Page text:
Stimulating Innate Immune Cells for Cancer Therapy or Vaccine Adjuvants

Tech ID: T-016924

Technology Description

Researchers in Prof. Marco Colonna’s laboratory have identified a receptor-ligand interaction that could be harnessed to activate the innate immune system to treat cancer or enhance the response to vaccines for infectious disease. Specifically, platelet-derived growth factor (PDGF)-DD binds the NKp44 receptor on a range of immune cells, including natural killer (NK), innate lymphoid cells (ILCs) and plasmacytoid dendritic cells (pDCs)].

PDGF-DD is a ligand secreted by many solid tumors and known to promote tumor growth through the PDGFRb signaling pathway. However, Dr. Colonna and colleagues discovered that PDGF-DD is also a ligand for NKp44 (also known as natural cytotoxicity receptor 2, “NCR2”) and this binding can stimulate an immune response. Furthermore, it triggers the cells to release cytokines that can boost the immune response and arrest tumor growth. This mechanism could enable NK cell-mediated control of tumor cells, augment existing cancer therapies or improve vaccine responses.

Stage of Research: The inventors demonstrated that PDGF-DD binding to NKp44 stimulates cytokine secretion by NK and ILC cells. Further in vivo experiments validated that NKp44 expression in mouse NK cells controlled the dissemination of tumors more effectively than control mice and enhanced immunotherapies.

Publications: Barrow, A. D., Edeling, M. A., Trifonov, V., Luo, J., Goyal, P., Bohl, B., … & Bugatti, M. (2018). Natural killer cells control tumor growth by sensing a growth factor. Cell, 172(3), 534-548.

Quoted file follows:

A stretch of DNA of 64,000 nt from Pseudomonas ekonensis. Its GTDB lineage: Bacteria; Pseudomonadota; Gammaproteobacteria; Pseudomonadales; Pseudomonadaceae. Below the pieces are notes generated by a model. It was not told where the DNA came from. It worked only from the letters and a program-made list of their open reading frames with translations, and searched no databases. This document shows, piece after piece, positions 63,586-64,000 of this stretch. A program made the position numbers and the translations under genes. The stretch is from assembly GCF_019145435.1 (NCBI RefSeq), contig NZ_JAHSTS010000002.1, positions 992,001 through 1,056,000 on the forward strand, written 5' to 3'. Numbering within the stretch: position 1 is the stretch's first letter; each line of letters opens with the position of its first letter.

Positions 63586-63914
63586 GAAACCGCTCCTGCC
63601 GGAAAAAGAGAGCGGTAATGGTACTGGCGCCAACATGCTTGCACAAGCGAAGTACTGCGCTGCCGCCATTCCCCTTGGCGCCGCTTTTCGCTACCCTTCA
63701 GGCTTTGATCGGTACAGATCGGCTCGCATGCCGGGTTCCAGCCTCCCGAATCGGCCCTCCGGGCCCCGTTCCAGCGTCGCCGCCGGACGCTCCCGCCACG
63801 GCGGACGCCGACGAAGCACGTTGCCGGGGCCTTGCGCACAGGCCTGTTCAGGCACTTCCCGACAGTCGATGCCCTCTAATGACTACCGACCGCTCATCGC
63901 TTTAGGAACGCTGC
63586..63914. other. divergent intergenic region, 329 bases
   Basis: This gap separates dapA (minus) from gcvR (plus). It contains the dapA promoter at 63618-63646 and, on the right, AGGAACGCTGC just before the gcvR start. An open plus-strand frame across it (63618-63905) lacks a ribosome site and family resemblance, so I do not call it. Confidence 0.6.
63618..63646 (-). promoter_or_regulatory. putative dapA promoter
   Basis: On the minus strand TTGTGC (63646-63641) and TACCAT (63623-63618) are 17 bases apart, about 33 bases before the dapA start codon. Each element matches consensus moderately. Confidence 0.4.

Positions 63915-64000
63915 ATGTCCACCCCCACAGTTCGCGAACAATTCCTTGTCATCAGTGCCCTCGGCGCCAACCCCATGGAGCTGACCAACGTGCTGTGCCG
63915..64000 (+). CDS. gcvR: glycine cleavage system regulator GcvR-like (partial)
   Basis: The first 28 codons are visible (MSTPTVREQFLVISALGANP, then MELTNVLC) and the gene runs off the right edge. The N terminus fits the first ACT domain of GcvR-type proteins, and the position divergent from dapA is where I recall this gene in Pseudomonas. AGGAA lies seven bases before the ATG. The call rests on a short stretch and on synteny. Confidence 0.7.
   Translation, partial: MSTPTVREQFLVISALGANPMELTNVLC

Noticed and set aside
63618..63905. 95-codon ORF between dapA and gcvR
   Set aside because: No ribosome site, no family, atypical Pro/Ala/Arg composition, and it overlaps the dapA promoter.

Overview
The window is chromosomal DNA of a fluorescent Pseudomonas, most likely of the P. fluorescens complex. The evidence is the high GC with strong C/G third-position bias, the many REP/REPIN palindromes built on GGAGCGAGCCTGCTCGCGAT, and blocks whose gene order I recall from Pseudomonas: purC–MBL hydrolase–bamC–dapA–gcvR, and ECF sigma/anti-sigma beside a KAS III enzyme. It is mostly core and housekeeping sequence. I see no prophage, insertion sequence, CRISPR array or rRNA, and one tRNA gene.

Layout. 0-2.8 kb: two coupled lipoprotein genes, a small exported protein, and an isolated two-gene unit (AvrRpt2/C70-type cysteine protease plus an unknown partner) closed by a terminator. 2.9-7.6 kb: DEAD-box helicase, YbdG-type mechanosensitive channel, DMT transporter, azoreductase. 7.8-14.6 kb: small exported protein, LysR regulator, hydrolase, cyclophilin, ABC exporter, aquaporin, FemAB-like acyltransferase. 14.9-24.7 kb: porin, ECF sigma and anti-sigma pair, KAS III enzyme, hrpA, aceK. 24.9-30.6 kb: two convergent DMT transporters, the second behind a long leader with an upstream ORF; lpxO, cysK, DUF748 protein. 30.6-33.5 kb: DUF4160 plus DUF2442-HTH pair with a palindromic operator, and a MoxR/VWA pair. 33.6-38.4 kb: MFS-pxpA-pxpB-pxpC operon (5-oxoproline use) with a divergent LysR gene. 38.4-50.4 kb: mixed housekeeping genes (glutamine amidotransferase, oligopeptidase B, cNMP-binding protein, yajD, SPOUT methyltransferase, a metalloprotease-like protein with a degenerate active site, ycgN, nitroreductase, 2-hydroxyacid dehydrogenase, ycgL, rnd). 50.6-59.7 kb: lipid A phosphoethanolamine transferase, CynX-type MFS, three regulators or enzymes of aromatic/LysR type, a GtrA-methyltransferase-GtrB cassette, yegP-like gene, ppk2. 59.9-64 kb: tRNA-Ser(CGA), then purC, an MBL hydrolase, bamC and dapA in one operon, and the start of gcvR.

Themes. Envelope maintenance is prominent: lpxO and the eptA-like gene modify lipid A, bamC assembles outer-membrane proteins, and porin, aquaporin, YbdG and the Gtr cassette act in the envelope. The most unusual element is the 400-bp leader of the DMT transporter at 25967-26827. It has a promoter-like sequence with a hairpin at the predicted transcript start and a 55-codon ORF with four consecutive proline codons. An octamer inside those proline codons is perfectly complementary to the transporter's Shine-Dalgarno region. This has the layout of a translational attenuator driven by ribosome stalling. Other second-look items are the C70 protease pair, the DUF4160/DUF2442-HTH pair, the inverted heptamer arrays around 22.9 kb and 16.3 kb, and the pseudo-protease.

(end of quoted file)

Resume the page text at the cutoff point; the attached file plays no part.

• Cancer therapeutics:
    • PDGF-DD could be used to activate NK cells ex vivo for immune boost to augment existing cancer therapies
    • potential to incorporate receptors that recognize PDGF-DD into CAR-T cells to enhance recognition of solid tumors
  • Vaccine adjuvant – PDGF-DD could be used to stimulate cytokines from dendritic cells and innate lymphoid cells to enhance immune response to infectious disease vaccines

Key Advantages:

  • First in class approach – new mechanism of NK cell-mediated control of tumor cells
  • Potential for broad applications in cancer and infectious disease

Patents: Activation of natural cytotoxicity receptor 2 (ncr2) (PCT Application, Publication No. WO2018201088)

Related Web Links: Colonna Profile and Lab




Poranki, Deepika

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